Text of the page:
Artificial intelligence is the future. Google, Microsoft, Amazon and Apple are all making big bets on AI. (Amazon owner Jeff Bezos also owns The Washington Post.) Congress has held hearings and even formed a bipartisan Artificial Intelligence Caucus. From health care to transportation to national security, AI has the potential to improve lives. But it comes with fears about economic disruption and a brewing "AI arms race ."
Currently, algorithms are used to make life-altering financial and legal decisions like who gets a job, what medical treatment people receive, and who gets granted parole. In theory, this should lead to fairer decision making. In reality, AI tech can be just as biased as the humans who create it. We are living in the age of the algorithm. More and more we are handing decision making over to mathematical models.
I have been thinking of interactive ways of getting my postgraduate thesis on Racial Bias, Gender Bias, AI new ways to approach Human Computer Interaction out to everyone. Life has been super busy so I have decided to add snippets of the thesis for now. For this research paper, the researcher has identified a number of areas of concern in regards to systems powered by AI being deployed in situations that affect the lives of humans. These examples will be used to further highlight this area of concern. Suggestions have made that decision-support systems powered by AI can be used to augment human judgement and reduce both conscious and unconscious biases (Anderson & Anderson, 2007).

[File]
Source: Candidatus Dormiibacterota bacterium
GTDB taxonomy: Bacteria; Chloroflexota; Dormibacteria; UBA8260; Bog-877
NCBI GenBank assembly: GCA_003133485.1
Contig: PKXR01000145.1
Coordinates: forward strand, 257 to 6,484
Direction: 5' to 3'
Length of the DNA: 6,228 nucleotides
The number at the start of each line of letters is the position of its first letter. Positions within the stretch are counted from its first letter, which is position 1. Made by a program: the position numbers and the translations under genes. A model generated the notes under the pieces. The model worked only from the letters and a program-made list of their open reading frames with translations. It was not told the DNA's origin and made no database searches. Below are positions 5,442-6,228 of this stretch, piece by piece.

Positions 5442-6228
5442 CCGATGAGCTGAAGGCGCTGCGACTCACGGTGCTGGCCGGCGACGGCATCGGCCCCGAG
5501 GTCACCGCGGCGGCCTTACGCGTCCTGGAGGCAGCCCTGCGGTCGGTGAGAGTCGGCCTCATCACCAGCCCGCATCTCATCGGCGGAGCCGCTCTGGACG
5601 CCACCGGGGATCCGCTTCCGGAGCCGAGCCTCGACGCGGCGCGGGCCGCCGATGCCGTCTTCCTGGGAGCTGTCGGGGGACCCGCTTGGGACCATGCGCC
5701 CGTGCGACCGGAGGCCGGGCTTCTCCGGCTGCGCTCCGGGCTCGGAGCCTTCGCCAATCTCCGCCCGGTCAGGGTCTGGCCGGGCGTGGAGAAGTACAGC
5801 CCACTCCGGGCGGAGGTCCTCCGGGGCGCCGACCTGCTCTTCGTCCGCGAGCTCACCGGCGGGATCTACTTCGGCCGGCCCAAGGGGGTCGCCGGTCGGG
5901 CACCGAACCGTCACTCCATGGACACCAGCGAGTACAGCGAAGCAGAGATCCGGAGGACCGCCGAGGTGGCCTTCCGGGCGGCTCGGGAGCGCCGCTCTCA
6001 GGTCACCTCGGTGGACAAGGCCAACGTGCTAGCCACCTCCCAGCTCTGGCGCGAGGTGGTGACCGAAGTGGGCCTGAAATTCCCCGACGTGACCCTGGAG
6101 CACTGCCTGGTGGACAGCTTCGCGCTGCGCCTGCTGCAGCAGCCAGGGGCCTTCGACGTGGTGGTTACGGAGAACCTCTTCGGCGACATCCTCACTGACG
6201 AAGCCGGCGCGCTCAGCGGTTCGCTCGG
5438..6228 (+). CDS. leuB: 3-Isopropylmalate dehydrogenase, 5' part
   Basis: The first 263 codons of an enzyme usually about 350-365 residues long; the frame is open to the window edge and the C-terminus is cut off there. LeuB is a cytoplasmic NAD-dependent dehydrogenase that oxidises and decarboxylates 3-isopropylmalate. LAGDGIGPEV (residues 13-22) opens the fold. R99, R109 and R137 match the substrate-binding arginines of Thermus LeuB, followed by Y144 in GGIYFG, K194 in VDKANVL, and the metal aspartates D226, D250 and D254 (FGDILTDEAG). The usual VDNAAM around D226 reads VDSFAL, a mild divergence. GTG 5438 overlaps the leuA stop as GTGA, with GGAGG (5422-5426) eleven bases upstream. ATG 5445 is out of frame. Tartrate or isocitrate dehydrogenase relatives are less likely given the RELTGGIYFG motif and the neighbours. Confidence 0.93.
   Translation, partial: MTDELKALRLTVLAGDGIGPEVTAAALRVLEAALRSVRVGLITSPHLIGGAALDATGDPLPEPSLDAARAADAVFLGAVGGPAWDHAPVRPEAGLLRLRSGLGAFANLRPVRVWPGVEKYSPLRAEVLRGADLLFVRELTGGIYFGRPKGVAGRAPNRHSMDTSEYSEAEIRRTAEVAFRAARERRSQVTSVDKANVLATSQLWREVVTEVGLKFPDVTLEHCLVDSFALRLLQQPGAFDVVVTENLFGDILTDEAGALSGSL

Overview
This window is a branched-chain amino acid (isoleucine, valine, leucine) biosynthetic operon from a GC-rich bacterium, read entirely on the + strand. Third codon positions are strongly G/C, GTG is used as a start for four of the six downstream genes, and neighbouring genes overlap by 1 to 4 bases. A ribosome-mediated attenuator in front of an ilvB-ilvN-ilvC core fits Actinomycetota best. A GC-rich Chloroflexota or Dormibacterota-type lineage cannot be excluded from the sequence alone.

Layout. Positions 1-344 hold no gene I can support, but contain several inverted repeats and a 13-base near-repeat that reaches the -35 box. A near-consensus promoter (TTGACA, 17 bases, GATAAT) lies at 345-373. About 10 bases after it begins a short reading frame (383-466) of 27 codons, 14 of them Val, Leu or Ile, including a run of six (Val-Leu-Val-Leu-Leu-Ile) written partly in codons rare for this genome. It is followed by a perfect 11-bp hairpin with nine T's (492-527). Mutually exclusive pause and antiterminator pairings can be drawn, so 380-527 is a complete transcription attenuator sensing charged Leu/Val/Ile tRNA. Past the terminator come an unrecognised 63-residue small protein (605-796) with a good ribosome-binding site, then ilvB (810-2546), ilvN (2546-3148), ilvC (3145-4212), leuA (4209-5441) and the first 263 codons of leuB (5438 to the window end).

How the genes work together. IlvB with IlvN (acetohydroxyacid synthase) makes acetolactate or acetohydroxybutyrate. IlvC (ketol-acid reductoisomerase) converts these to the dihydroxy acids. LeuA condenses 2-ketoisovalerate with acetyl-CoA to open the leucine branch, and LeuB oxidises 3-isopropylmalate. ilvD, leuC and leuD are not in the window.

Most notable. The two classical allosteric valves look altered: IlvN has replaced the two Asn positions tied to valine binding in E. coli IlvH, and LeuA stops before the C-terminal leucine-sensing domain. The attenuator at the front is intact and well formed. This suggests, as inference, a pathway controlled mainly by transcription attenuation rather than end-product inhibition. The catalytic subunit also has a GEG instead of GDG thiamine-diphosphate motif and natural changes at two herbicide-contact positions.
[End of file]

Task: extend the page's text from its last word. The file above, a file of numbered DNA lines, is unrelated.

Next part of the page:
When the head of the U.S. Supreme Court says artificial intelligence (AI) is having a significant impact on how the legal system in this country works, you pay attention. That's exactly what happened when Chief Justice John Roberts was asked the following question: "Can you foresee a day when smart machines, driven with artificial intelligences, will assist with courtroom fact-finding or, more controversially even, judicial decision-making?" His answer startled the audience. "It's a day that's here and it's putting a significant strain on how the judiciary goes about doing things," he said, as reported by The New York Times. In the last decade, the field of AI has experienced a renaissance.
It was a striking story. "Machine Bias," the headline read, and the teaser proclaimed: "There's software used across the country to predict future criminals. And it's biased against blacks." ProPublica, a Pulitzer Prize–winning nonprofit news organization, had analyzed risk assessment software known as COMPAS. It is being used to forecast which criminals are most likely to reoffend.